catchments.

To estimate the return periods of 1-day and 2-day catchment averaged rainfall, a grid of 1kmx1km was
generated within the Pasig-Marikina Catchment, including Taguig and sites North / South of the Pasig
River, which are treated in this study (Figure 3.13). The 1-day and 2-day rainfall data was interpolated
from the rain-gauges to each cell using inverse-distance-weighted interpolation, so long as at least 3
stations had non-missing data for that day. Otherwise the data was treated as missing. The same rain-
gauges as included in the regional frequency analysis were used. Irrespective of their distance to a
cell, stations were given a zero weight on days they were missing data (so they do not affect the
calculation). For each day, the catchment-averaged rainfall was then computed as the average of the
interpolated values. Finally, the annual maximum 1-day and 2-day rainfall was computed for the entire
catchment.

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Figure 3.13. Pasig-Marikina Catchment including all areas treated in HEC-RAS model (polygon). Red + are rain
gauges with > 10 years of extremes recorded. Blue dots are the 1kmx1km grid at which rainfall was interpolated
to compute the catchment averaged rainfall.

The catchment-averaged data was then analysed using the same methods as applied for the regional
frequency analysis (as these also work for a single station). For consistency with that analysis, a
Generalised Normal distribution was fit to the 1-day data while a Pearson Type 3 distribution was fit to
the 2-day data. In both cases these distributions were ‘good-fits’ to the data based on the Z-statistic
(Hosking and Wallis, 1997).

The analysis was also repeated with the catchments broken into separate regions for the San Juan
Catchment, the Marikina Catchment, the Taguig-Pateros region catchment, and an area to the North
and South of the Pasig River. This turned out to have little effect on the results, and so for simplicity
the whole-of-catchment analysis was used for the design rainfall construction.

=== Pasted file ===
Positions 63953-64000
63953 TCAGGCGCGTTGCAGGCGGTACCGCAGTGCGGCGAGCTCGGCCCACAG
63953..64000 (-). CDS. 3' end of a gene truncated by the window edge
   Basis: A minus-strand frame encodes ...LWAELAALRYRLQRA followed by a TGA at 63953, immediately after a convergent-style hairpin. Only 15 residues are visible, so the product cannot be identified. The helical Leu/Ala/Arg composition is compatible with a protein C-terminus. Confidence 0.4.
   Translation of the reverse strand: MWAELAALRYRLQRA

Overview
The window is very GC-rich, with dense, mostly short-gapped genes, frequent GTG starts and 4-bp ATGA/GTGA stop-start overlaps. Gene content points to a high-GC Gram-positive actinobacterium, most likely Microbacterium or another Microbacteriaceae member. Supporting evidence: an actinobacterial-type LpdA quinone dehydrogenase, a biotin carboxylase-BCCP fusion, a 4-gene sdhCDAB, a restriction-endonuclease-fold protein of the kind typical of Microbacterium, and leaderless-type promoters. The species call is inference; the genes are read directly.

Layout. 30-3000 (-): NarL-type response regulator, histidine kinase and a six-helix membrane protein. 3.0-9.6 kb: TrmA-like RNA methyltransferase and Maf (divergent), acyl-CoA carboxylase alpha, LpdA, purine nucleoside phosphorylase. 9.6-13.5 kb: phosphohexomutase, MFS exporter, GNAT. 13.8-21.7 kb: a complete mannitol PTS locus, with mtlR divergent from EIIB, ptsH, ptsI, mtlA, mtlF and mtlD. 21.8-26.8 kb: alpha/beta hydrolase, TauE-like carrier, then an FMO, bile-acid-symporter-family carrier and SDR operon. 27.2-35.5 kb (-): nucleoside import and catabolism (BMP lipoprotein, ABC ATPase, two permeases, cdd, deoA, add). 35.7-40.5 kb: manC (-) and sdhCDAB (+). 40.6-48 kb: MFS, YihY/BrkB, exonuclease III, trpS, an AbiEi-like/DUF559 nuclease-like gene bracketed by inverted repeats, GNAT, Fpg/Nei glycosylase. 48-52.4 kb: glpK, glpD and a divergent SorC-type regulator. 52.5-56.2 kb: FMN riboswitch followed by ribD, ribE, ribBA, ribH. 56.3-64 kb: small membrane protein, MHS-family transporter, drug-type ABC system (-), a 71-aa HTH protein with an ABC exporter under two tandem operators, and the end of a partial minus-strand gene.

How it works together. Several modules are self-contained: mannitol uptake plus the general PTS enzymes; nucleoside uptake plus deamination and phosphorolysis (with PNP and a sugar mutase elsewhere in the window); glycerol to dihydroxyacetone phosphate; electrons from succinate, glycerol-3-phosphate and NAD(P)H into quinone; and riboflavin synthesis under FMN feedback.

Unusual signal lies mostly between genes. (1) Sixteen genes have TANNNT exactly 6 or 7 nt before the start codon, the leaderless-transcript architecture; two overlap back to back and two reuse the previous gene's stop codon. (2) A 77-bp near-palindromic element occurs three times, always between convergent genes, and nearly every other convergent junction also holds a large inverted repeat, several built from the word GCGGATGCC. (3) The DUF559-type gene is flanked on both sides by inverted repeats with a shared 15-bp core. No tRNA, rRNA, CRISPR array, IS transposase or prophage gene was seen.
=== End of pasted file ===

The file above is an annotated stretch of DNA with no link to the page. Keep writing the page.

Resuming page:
3.4.4 Frequency analysis of high water levels in Laguna Lake


The annual exceedance probabilities (AEP) for Laguna Lake water levels were computed using daily
lake level data, for which incomplete records are available since 1919. The dataset includes water
level observations at Angono, Kalayaan, Los Banos, and Looc. These were checked visually to ensure
consistency among stations, and exclude any obvious errors.

A single ‘annual maximum lake level’ data series was constructed from the maximum of all the station
observations in each year. Because of gaps in the recorded data, coverage was restricted to the
years 1919-1922, 1946-1956, 1958-1963, 1965-1967, 1972-1978, 1985-1986, 1988-2007 and 2009.

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To estimate AEPs of peak lake level, an extreme value analysis was conducted. Probability
distributions were fit to the annual maximum lake level dataset using the method of L-moments
(Hosking and Wallis, 1997). The analysis was conducted using the software R, with distribution fitting
done by the package ‘lmomco’. Where required, the empirical AEP’s of data points were estimated
using Cunane’s plotting position formula. Ninety-percent confidence intervals for the fitted quantiles
were computed via a parametric bootstrap (Kysely, 2008), using one hundred thousand bootstrap
samples. For the final fits, the convergence of the confidence interval estimates was confirmed by re-
running the fit with different numbers of bootstrap samples (50000, 25000, 10000), and checking that
changes in the confidence intervals were negligible.

Probability distributions tested on the dataset include the two parameter ‘Gumbel’ distributions, and
the three parameter ‘Generalised Extreme Value’, ‘Log Pearson Type 3’, and ‘Pearson Type 3’
distributions. In each case, the goodness-of-fit of the statistical model to the data was checked by
examining the linearity of quantile-quantile and probability plots, and also by plotting the data L-
moments on a L-moment ratio diagram (Hosking and Wallis, 1997), which can be used to select
among candidate distributions. On this basis, the Generalised Extreme Value distribution was selected
for the final analysis, although all of the tested distributions were found to give quite similar predictions
for the quantiles of interest.

3.4.5 Relation to extreme rainfalls


For the design flood simulations, an artificial water level time series is required at Laguna Lake. This